Due to the influence of geographical and social characteristics on patterns of inundation and casualties, we compared data from Iwate, Miyagi and Fukushima. These regions share common topographical features, namely, a deeply indented coastline with narrow flatlands bordered by sea and mountains, which increases their vulnerability to damage caused by tsunami. The total number of clustered secondary medical areas (SMAs) was 20 (figure 1). From 2008 to 2014, according to the Data Warehouse for Healthcare and Welfare Plan (DWH) database, a total of 1748 deaths occurred among children aged 0–9 years in Iwate, Fukushima and Miyagi (0–4 years: 1 345; 5–9 years: 403). In 2011, a total of 717 deaths occurred among children aged 0–9 years in the three prefectures (Iwate: 168; Miyagi: 452; and Fukushima: 97).
Regarding medical resources, we mapped the location of disaster base hospitals (DBHs) in figure 2, including core disaster medical hospitals (CDMHs) and local disaster medical centres (LDMCs) and added data from other medical facilities, such as perinatal medical centres (PMCs), paediatric clinics and Ob-Gyn clinics in figure 2A. We also gave a 10 km margin from each DBH and observed the range of coverage of those medical facilities in figure 2B. Most SMAs had DBHs except the Iwate-Chubu and Soso areas. Meanwhile, the coastal zones in Iwate, Kuji, Miyako, Kamaishi and Kesen also had DBHs. Most of these DBHs combined PMC function but had few paediatric units. Most paediatric units were distributed out of the 10 km margin in Iwate. In Miyagi, most DBHs were centralised in the inland zone and Sendai, which is the prefectural capital of Miyagi.
As of 2014, the numbers of full time doctors and clinics were as follows: paediatric clinics, 824 (Iwate: 290, Miyagi: 404, Fukushima: 497); paediatricians, 1191 (Iwate: 290, Miyagi: 404, Fukushima: 497); Ob-Gyn clinics, 216 (Iwate: 81, Miyagi: 49, Fukushima: 88), Ob-Gyn doctors, 332 (Iwate: 124, Miyagi: 62, Fukushima: 146). Regarding PMC, Iwate and Miyagi had 10 each, and Fukushima had 5. Meanwhile, regarding disaster medical facilities, Iwate had 11 DBHs (2 CDMHs and 9 LDMCs); Miyagi had 13 DBHs (1 CDMH and 12 LDMCs) and Fukushima had 8 DBHs (1 CDMH and 7 LDMCs). In Fukushima, Soso did not have a DBH, as shown in figure 2. While each DBH was located in inland areas in each SMA except Iwaki, in the coastal zone, paediatric units were located along the coast and did not cover the 10 km margin of the DBH. Iwaki had a DBH and centralised PMCs for neighbouring coastal zones.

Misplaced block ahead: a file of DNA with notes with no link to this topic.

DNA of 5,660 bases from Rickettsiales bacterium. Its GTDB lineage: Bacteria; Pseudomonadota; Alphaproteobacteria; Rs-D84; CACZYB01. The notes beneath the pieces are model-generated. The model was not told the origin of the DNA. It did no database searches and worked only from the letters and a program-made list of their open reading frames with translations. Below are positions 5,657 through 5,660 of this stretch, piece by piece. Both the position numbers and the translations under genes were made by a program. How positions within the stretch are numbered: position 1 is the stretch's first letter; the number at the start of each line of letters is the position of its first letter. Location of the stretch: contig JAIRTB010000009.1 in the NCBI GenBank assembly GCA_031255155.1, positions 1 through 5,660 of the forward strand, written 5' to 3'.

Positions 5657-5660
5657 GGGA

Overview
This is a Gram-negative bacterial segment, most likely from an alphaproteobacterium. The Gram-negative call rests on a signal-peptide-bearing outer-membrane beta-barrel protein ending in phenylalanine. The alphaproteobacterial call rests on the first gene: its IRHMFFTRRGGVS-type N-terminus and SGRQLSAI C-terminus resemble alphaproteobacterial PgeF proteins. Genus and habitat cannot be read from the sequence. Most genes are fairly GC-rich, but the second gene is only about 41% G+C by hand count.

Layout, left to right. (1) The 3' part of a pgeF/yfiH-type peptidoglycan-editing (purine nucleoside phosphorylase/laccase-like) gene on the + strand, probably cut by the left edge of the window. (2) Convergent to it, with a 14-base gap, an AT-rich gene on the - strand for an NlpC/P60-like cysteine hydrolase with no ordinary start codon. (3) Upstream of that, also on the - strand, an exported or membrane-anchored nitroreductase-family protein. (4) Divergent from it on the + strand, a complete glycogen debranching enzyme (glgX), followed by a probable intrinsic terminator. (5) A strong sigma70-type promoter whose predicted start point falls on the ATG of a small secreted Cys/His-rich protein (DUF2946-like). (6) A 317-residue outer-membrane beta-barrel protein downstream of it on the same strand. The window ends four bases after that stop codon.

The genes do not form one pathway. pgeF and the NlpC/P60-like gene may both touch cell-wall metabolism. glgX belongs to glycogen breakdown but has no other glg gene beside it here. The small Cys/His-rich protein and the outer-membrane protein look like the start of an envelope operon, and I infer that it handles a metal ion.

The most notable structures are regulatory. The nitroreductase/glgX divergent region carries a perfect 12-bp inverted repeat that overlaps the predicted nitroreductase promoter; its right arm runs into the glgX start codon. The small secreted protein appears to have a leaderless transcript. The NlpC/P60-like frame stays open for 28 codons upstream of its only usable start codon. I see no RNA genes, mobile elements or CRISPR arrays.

Study design and setting
We performed a population-based ecological study using data from the Statistical Bureau of Japan (e-Stat)11 and from DWH.12 e-Stat is the official portal for Japanese government statistics. Each database is produced by all ministries in the government. e-Stat records ecological data of several categories, such as prefectures, age groups and sex, to analyse the mortality rates of specific areas and age groups. However, we could not complete the analysis by only using data from e-Stat. Thus, we also used data from the DWH database, which categorises more specific factors, such as medical administration, health centre area and municipal data, such as the number of PHNs; death by age, sex and year; and categorised medical areas. In Japan, medical administration areas are broadly divided into three units: each municipality is designated as a primary medical area, a combination of two municipalities is designated as an SMA and a prefecture is designated as a tertiary medical area. Under the Medical Care Act, SMA is defined as the essential unit for healthcare planning, within which all necessary care shall be provided. Based on this principle, we used the SMA as the unit of analysis in our ecological study design to identify the inequality of medical resources and to determine the influence of available medical resources on infant and child mortality.
Regarding medical resources, our study used the database of the Japan Medical Analysis Platform (JMAP),13 Japan Association of Obstetricians and Gynaecologists (JAOG)14 and Medicare Information Laboratory (MIL).15 JMAP collects medical information and institutional data nationwide. We obtained the number of medical doctors by detailed categories. JAOG records information from comprehensive/local perinatal maternal child medical centres and PMCs. Meanwhile, the MIL of the Ministry of Health, Labour and Welfare records a list of DBHs, including CDMHs and LDMCs. A DBH is a disaster-ready hospital, which has a function of supporting local medical institutions and accepts the seriously ill and seriously disabled. DBHs are placed as hospitals to play a central role in medical care relief activities during disasters. In principle, each prefecture should have more than one CDMH, and each SMA should have more than one LDMC.
We analysed data from e-Stat, DWH, JMAP, JAOG and MIL in three prefectures (Iwate, Fukushima and Miyagi) from 2008 to 2014. We investigated damages and impacts of disasters during a 7-year period, that is, before GEJET (2008–2010), 2011 and after GEJET (2012–2014). We chose these three prefectures because they were the most severely affected prefectures in 2011, and more than 99% of all deaths were recorded in these areas.16 Integrating data from e-Stat, DWH, JMAP, JAOG and MIL enabled us to identify mortality rates by sex, age group and region.